Funeral services were held Monday, Oct. 17, at the Alsip and Persons Funeral Chapel in Nampa.
Lois was born in Forsythe, Mont., on Jan. 9, 1933, to Stella and Justus Wolfe. The daughter of a hard-working farm couple and the youngest of ten children, Lois was raised to be "strong and independent yet with a never-ending supply of unconditional love for her family and dear friends," her family said. "These qualities turned out to be just a small piece of the legacy she left to her children, grandchildren, and great-grandchildren."
The Wolfe family moved to Nampa when Lois was 3 years old. Lois enjoyed roller skating, riding her bicycle, and playing saxophone. She attended schools in Nampa, including Nampa High, which is where she met the love of her life, David C. Spencer. They were married March 24, 1951. Four children were born to that marriage.
David and Lois settled in Nampa where they worked side by side on their large family farm, he working the fields and the equipment and she tending the home and feeding the workers. "Lois could feed an army at the drop of a hat, which came in handy as her family expanded," her family noted.
The four Spencer children soon had families of their own but the thread that kept them all close was Lois, her family said. "Get-togethers and holiday dinners were always held at 'grandma's house' because that's the way she wanted it to be -- the whole family together, noisy and laughing and loving."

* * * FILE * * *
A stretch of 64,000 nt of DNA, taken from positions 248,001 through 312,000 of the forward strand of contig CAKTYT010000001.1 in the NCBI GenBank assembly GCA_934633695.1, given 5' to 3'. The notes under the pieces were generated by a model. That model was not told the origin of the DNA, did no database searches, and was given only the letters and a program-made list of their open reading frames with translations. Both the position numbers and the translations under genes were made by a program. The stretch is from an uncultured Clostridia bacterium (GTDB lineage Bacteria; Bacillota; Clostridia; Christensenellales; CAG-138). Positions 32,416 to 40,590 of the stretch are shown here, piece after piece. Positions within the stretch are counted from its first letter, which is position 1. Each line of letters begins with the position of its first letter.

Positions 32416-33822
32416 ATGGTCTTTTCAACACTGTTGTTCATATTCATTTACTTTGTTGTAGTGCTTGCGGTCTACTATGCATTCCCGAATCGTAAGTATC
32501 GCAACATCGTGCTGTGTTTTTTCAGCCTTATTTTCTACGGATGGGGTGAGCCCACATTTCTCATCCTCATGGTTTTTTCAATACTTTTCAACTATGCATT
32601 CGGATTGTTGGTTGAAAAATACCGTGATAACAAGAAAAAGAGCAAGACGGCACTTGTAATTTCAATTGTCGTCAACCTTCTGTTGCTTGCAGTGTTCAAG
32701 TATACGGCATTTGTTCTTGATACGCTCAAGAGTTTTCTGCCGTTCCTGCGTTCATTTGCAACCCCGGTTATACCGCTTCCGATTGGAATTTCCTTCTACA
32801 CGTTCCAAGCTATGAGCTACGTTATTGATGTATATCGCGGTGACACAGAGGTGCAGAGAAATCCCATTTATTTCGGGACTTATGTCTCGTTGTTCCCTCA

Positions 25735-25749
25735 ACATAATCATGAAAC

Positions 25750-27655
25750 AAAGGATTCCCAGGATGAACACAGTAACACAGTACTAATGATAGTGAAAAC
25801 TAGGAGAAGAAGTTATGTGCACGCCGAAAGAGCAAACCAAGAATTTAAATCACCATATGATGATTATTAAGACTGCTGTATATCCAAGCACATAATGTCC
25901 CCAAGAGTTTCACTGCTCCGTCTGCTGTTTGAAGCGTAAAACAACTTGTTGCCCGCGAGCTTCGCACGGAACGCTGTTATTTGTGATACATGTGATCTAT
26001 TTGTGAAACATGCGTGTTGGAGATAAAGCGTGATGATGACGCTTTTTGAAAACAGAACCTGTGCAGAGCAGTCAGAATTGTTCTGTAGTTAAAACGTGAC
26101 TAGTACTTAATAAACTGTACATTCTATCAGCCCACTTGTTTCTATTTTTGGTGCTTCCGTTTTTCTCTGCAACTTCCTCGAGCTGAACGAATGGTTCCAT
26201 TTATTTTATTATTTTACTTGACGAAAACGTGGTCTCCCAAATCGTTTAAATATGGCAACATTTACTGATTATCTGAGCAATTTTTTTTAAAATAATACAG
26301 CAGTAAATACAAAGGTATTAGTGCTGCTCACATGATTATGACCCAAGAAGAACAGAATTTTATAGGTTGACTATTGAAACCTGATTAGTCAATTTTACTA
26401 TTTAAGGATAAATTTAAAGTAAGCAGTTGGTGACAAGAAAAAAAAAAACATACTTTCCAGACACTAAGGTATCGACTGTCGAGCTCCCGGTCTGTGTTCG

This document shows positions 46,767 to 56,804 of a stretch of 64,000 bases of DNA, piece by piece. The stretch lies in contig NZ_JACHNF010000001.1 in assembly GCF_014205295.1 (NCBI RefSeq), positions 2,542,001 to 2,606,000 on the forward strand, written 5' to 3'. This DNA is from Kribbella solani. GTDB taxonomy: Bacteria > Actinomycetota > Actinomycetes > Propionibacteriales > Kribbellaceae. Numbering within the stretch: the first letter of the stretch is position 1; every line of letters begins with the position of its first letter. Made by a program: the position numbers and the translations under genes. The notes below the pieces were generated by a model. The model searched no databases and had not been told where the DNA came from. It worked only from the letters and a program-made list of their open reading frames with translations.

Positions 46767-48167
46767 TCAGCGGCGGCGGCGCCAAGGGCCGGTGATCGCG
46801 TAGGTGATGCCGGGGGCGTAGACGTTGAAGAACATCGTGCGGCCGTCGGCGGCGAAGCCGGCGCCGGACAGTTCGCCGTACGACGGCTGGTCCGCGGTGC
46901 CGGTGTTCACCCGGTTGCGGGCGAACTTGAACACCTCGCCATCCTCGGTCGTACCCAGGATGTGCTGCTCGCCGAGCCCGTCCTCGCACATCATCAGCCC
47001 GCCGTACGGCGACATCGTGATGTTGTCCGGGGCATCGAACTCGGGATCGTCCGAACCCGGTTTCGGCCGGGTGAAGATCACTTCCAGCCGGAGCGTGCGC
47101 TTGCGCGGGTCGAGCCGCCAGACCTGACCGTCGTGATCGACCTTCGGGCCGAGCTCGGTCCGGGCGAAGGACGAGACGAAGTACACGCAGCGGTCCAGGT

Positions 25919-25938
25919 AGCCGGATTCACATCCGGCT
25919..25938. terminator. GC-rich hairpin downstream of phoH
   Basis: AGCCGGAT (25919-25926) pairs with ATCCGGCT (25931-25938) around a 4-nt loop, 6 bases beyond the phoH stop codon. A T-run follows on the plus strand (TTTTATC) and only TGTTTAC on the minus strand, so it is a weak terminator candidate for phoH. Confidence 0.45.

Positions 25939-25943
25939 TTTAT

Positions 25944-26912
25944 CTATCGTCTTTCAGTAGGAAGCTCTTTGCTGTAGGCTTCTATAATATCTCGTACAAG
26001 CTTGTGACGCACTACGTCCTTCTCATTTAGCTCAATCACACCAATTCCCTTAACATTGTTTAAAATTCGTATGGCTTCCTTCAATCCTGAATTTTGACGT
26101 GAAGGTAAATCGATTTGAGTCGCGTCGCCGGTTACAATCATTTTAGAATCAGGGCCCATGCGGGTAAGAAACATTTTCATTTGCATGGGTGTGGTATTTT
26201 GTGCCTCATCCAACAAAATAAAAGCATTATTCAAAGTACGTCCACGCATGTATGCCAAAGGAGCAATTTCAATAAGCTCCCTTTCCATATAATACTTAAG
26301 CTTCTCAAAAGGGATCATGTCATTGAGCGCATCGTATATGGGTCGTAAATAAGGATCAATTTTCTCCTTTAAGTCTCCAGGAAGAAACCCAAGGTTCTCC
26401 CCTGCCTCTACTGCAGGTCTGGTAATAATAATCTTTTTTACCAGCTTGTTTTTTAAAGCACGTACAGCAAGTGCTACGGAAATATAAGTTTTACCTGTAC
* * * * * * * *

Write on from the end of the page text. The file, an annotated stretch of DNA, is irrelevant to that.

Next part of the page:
Lois was an active parent, supporting her children in their many endeavors both in and out of school. She was a Brownie, Girl Scout, and Cub Scout troop leader and also helped with various Little Britches Rodeo and high school rodeo events. "Whether in the stands, on the many 'playing fields,' or driving carpool, Lois was an ever-present source of encouragement and inspiration for her children and their peers," her family said.
Lois spent countless hours teaching her children and grandchildren how to knit, paint, garden, and even solder stained-glass.
Lois received an Associates of Arts in Interior Design and was an accomplished interior decorator, seamstress, and artist.
"Lois rode horses and chased bicycles, applied ice packs and pinned wedding veils," her family said. "She happily shared not-so-secret family recipes for cookies and breads, and cleverly answered all sorts of questions about babies, or gardening, or pretty much anything. She always had time to spare for her grandkids and possessed the boundless energy needed to keep up with their antics.
"They fondly remember sleepovers with custom-made pancakes in whatever critter shape they requested. In their eyes, grandma could do anything and everything, and could be counted on to have just the answer they needed regardless of the question at hand or how many millions of times it had been asked."
Lois joined her husband in selling real estate in 1988 and became a multi-million dollar producer.
"She touched so many people in so many different ways, her absence will be felt throughout the community," her family said.
Lois is survived by: her husband of over 54 years, David; her daughters Susan (English) and Becky (Shaw) of Mountain Home; her sons, Jeff, of Eagle and Brett of Star; 25 grandchildren, and 22 great-grandchildren (with 4 more on the way); her sisters, Vivian Taggart of Fair Oaks, Calif., and Erma Cooper of San Jose, Calif., and a brother, Kenneth Wolfe, of Washington.
She was preceded in death by her parents and six siblings.
In lieu of cards or flowers, the family suggests planting a rose bush in her memory as the rose was her favorite flower, or donations may be made to the Horizon Home Health and Hospice, 1310 American Legion Blvd., Mountain Home, ID 83647.